The Permian is currently one of the top shale gas producing regions in the world. Meg Gentle, CEO, said producers there have had to pay $9.00/mmBtu just to move their gas from the region to outside markets.

The proposed pipeline would originate in Pecos County, Texas. Construction could be finished by

2023.

The U.S. currently has one LNG export facility located in Louisiana. By 2021, the U.S. Energy Information Administration believes the country will house five LNG export facilities capable of exporting 9.2 bcf/d.

According to April data from the EIA, the Permian is producing more than 14 mcf/d of shale gas.

Gentle said in addition to helping Permian producers, some of the natural gas sourced from West Texas could be used in Louisiana.

“Southwest Louisiana is a market expected to grow 300 percent in the next five years,” she said. “The Permian Global Access Pipeline is critical infrastructure that will interconnect stranded Permian gas production with growing markets, reduce flaring, and provide a valuable cleaner fuel to reduce urban pollution and carbon globally.”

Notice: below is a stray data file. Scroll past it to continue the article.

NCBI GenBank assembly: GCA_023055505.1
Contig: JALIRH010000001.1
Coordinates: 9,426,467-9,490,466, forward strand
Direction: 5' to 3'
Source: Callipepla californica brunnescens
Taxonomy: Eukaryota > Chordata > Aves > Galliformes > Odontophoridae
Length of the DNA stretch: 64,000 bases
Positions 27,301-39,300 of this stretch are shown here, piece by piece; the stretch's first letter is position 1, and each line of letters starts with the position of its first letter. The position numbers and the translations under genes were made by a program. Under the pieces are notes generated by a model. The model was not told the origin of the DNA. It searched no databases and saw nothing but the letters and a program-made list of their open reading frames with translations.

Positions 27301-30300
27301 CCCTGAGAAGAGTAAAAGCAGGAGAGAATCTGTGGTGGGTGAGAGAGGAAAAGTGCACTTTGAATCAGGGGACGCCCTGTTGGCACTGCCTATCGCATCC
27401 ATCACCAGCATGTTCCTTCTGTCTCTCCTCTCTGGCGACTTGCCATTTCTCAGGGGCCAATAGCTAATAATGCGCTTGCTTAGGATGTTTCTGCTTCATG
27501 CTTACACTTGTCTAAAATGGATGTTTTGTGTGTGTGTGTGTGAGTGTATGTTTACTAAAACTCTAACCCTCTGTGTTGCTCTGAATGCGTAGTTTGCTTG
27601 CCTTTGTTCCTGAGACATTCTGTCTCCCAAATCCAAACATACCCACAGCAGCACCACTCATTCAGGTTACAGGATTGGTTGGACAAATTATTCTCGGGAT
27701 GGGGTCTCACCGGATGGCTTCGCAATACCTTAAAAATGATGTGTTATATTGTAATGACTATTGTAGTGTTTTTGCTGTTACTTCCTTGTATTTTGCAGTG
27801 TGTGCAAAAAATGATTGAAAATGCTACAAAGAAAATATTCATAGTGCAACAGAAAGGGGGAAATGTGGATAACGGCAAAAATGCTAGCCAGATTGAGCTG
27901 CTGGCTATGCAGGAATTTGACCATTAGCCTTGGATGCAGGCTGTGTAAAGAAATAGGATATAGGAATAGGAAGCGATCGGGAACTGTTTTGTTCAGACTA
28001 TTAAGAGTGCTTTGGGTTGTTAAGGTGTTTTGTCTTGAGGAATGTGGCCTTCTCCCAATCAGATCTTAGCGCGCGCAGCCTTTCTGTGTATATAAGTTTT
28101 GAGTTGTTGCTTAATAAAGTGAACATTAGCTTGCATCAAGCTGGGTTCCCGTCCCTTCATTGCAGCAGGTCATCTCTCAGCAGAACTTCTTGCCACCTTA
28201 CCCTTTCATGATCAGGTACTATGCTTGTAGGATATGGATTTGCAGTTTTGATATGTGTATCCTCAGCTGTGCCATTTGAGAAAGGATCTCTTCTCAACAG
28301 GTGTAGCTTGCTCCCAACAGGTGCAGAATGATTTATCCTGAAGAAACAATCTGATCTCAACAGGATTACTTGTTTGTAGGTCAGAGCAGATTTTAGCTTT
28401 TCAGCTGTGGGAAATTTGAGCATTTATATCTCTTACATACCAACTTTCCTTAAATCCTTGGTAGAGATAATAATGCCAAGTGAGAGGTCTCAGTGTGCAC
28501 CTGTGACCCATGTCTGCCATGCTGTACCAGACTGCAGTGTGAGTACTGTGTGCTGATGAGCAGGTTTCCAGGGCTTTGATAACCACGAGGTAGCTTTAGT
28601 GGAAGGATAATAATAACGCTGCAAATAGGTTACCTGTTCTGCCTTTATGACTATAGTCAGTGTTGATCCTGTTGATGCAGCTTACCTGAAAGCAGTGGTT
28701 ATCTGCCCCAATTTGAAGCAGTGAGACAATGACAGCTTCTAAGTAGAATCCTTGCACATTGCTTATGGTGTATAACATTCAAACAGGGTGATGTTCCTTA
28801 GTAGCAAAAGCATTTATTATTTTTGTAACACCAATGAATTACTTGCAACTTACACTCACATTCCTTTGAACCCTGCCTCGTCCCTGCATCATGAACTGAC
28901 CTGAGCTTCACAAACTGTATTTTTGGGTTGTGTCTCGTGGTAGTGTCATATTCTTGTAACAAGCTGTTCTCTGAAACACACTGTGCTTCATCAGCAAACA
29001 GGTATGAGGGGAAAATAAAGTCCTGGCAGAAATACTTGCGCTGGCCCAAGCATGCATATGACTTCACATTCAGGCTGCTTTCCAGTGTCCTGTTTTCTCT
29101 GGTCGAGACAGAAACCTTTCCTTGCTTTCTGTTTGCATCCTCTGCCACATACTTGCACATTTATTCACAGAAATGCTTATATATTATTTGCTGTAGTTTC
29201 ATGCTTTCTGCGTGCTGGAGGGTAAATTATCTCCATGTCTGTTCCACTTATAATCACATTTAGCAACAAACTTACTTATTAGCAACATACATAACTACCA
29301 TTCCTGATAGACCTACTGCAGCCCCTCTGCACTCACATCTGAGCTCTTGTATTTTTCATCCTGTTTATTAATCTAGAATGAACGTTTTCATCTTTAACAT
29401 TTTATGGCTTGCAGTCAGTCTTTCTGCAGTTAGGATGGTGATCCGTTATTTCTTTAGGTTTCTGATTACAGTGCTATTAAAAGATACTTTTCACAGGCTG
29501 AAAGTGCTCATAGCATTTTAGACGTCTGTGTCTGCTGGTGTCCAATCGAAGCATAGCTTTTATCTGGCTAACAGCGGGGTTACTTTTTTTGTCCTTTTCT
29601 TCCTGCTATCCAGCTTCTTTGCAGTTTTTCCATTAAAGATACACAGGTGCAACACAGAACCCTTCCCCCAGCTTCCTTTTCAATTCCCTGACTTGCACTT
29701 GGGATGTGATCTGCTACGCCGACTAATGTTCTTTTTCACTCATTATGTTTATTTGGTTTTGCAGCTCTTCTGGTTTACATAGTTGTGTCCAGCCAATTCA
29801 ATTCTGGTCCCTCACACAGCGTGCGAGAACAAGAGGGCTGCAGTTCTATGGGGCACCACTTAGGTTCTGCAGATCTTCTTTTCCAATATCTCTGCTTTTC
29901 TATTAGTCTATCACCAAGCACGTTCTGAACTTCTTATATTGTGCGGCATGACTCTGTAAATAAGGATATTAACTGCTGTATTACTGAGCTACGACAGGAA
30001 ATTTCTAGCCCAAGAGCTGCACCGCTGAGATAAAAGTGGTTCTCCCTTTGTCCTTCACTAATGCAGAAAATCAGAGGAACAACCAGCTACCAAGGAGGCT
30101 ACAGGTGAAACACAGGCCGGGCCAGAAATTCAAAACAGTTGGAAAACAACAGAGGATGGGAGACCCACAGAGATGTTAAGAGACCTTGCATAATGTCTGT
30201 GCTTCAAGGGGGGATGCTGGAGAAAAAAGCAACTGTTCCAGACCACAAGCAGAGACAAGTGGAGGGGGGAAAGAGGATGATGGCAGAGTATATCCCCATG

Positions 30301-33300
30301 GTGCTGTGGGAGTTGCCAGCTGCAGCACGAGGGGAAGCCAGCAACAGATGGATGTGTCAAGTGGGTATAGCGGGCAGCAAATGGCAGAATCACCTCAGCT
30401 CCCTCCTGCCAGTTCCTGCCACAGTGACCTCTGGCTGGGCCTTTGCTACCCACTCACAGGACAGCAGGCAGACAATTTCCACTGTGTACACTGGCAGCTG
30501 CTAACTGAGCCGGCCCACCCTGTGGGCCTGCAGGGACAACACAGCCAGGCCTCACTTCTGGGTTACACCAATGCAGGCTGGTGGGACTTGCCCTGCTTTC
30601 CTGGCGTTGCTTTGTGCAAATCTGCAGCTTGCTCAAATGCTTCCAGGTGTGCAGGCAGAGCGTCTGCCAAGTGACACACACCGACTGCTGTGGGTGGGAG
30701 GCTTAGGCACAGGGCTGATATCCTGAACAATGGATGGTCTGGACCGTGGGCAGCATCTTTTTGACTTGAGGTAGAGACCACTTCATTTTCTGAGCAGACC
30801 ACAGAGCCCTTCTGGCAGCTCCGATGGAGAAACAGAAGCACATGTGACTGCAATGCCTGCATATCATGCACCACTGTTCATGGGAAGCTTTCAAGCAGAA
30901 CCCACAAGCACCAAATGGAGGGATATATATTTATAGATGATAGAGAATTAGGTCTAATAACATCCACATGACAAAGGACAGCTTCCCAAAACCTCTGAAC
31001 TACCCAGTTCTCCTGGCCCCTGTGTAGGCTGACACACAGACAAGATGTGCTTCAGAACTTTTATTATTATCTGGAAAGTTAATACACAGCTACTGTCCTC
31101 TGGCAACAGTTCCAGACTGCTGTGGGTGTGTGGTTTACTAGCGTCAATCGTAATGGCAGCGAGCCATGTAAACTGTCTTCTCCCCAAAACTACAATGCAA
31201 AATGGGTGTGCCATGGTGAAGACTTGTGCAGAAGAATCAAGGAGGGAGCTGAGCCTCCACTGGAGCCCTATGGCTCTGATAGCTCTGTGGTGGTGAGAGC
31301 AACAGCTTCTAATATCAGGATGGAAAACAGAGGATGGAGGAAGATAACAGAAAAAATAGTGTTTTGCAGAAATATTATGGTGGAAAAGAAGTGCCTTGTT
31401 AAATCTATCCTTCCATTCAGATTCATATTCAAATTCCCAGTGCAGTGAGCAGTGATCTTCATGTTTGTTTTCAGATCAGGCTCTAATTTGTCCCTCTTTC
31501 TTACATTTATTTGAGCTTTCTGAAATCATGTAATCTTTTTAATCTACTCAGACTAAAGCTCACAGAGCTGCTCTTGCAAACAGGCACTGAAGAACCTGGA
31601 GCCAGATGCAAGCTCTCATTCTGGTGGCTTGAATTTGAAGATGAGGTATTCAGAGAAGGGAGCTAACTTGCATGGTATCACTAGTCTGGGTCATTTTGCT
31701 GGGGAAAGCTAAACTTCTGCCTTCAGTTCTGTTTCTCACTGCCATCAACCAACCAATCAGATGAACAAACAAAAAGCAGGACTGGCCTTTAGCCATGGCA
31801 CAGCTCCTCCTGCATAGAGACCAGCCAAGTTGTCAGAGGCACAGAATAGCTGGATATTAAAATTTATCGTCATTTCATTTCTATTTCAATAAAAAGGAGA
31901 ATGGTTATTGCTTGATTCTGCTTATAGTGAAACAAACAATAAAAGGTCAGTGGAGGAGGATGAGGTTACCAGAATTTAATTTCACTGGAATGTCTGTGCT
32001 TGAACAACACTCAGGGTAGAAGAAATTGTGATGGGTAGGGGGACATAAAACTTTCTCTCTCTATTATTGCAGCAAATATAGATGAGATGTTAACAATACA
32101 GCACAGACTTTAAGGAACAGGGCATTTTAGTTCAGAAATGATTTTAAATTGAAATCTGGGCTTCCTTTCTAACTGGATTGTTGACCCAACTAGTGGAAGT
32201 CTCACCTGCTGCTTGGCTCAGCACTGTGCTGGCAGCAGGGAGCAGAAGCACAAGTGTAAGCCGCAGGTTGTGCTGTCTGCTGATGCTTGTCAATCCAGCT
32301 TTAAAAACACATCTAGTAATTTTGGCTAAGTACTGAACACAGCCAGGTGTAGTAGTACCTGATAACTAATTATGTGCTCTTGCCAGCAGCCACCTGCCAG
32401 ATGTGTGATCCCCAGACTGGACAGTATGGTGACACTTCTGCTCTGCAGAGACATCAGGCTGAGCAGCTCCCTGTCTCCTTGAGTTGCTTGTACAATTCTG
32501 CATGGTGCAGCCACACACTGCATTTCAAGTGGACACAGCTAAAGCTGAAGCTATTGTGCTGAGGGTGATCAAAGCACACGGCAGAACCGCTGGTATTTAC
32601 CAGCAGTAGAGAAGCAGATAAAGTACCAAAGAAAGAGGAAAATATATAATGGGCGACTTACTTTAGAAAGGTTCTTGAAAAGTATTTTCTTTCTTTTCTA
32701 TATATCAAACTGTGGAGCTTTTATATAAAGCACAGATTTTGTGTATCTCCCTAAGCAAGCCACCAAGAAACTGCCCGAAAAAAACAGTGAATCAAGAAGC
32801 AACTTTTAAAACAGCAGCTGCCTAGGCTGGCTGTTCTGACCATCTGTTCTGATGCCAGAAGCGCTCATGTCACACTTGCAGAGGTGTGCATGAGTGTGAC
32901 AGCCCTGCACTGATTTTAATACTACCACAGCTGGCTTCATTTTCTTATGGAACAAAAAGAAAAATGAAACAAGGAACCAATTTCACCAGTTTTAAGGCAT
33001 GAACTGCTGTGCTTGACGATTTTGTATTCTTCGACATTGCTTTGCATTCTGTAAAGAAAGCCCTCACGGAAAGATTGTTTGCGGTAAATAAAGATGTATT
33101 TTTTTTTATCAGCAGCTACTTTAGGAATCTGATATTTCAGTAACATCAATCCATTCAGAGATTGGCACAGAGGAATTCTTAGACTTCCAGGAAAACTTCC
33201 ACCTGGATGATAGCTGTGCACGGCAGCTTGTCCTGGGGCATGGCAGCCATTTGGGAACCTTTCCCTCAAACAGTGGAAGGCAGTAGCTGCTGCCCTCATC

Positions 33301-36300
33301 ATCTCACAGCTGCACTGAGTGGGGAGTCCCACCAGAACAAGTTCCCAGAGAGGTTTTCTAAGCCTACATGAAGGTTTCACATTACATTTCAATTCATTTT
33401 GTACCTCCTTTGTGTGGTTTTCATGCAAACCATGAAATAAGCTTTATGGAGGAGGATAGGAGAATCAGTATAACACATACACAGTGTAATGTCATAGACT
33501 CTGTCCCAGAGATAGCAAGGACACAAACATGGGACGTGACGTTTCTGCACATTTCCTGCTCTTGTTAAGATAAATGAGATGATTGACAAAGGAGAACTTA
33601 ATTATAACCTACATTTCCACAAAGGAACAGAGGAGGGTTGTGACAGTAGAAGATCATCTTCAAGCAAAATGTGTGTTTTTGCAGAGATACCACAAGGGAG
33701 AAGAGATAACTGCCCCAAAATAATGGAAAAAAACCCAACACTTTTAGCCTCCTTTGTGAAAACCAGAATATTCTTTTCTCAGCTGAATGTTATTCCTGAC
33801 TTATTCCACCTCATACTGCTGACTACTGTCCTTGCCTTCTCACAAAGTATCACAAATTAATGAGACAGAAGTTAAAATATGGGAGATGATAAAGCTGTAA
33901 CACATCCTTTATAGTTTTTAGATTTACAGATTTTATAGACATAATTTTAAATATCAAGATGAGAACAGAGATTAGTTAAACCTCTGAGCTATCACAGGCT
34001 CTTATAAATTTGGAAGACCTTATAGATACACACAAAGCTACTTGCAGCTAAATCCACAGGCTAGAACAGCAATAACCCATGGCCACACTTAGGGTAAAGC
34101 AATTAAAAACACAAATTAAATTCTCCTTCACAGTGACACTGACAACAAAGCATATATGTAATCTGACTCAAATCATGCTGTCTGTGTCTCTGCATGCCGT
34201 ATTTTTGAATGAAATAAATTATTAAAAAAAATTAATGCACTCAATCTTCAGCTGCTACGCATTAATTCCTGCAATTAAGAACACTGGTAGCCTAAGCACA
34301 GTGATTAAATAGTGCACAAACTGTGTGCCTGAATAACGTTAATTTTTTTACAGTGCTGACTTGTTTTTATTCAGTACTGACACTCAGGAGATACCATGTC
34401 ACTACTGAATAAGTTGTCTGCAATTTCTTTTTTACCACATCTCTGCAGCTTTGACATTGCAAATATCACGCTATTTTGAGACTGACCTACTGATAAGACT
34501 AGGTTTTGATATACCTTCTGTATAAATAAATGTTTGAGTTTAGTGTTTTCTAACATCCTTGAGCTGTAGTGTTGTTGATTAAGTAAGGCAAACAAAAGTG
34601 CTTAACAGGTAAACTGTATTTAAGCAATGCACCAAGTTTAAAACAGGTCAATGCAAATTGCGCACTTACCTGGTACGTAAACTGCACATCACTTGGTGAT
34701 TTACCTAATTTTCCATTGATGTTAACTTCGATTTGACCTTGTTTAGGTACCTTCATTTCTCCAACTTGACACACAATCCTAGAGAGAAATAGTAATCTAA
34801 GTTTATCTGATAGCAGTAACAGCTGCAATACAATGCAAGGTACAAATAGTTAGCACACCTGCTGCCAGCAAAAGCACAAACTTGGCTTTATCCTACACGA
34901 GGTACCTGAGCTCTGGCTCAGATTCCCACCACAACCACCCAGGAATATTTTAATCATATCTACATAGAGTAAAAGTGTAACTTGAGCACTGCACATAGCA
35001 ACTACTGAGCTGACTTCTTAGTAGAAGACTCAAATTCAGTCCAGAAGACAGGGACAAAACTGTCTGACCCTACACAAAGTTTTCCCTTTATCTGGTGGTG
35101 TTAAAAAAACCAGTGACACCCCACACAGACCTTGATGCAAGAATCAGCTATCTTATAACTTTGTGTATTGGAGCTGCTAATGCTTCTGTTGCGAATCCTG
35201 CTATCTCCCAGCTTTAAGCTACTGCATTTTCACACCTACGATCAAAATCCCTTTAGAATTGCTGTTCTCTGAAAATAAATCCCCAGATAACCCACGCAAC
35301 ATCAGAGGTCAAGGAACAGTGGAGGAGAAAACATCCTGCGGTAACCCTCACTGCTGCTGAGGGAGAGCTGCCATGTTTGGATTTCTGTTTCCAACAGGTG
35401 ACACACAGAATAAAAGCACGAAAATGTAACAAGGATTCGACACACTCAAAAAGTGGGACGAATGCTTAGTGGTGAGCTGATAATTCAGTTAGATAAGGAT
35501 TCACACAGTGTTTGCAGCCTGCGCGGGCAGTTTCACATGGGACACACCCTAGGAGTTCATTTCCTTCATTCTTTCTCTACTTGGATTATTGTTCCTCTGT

Earlier this year, Tellurian also signed a long-term offtake deal with India for LNG sourced from the U.S.

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(edited)

On 4/1/2019 at 5:57 AM, Old-Ruffneck said:

I worked long enough and have a good insight as what price point is decent and don't need Mike Shellman to tell me his opinion on pricing. He isn't in the Frackin' business and when I  spent 2 month just recently in West Texas where the drilling is at, I inquired with Company Men and drillers and even Floor Hands. The cost are now Break-even 20 bux to 25 bux outta the hole. And in some cases less. Some more. It doesn't take that much to move it refine it to an overall cost of 35bbl. So reasoning 20 per bbl is a decent profit. Get greedy as I said before and the whole market goes to hell. Its effect on the whole economy causing inflation is good?